Turkey's president has slammed the US for its support of Kurdish forces fighting the 'Islamic State' (IS) in Syria. US troops were photographed wearing the insignia of a militia that Ankara considers a terrorist group.
Turkish President Recep Tayyip Erdogan on Saturday condemned Washington and accused the United States of not being "honest" about its alliance with the Kurdish People's Protection Units (YPG).
"The support they give to... the YPG (militia)... I condemn it," Erdogan said in a speech he delivered in the mostly Kurdish city of Diyarbakir in Turkey's southeast.
"Those who are our friends, who are with us in NATO, should not and cannot send their soldiers to Syria wearing YPG insignia."
US commandos in Syria were this week photographed wearing YPG patches on their uniforms. Keen to avoid a rift with Turkey, a US military spokesman said Friday that American troops were not authorized to wear the emblems and had been ordered to remove them.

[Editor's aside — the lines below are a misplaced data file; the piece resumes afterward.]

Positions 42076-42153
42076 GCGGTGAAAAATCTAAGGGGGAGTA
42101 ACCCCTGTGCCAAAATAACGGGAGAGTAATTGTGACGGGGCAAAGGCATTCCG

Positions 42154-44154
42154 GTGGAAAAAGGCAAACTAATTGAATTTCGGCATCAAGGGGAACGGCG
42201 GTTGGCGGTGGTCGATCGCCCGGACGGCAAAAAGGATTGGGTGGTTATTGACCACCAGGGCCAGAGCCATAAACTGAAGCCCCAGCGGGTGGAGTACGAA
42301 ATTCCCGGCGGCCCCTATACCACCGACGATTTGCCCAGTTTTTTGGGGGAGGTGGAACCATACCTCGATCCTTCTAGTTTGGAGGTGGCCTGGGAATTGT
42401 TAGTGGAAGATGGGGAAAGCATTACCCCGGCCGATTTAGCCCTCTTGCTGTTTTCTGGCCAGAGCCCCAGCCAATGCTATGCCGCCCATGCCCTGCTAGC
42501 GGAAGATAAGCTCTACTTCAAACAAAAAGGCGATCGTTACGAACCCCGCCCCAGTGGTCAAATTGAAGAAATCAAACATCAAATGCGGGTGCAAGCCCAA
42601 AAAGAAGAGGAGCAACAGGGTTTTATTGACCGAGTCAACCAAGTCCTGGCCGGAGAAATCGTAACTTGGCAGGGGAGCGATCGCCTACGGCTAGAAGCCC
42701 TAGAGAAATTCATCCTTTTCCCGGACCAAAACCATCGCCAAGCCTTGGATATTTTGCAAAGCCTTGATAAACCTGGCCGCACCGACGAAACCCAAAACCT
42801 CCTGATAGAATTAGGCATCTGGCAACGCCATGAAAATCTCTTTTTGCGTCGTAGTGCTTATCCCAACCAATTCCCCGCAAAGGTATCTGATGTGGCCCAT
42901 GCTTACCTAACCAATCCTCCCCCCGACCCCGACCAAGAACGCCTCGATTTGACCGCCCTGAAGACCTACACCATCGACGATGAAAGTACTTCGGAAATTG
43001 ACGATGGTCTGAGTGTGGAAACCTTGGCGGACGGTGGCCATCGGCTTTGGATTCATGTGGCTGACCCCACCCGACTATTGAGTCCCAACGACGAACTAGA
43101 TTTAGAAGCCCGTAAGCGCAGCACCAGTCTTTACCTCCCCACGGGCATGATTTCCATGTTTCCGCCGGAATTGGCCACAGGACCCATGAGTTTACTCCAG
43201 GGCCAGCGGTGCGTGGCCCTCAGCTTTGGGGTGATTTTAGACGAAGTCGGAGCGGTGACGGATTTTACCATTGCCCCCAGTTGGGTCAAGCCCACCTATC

Ankara regards the Syrian YPG as a terror group linked to the outlawed Kurdistan Workers' Party, or PKK, which has waged an insurgency against the Turkish government for more than three decades.
"The PKK, the PYD, the YPG, Daesh (Islamic State), there is no difference. They are all terrorists," Erdogan said.
Washington also classifies the Turkish PKK as terrorists, but sees the YPG Syrian Kurdish militia as an advantageous ally in the fight against IS. Around 200 US special military personnel are in northern Syria helping local militia in an offensive to push IS out of Raqqa province, home to the group's de facto capital.
Despite disagreements over the role of the YPG, the US State Department said NATO ally Turkey remained a close partner in the fight against IS.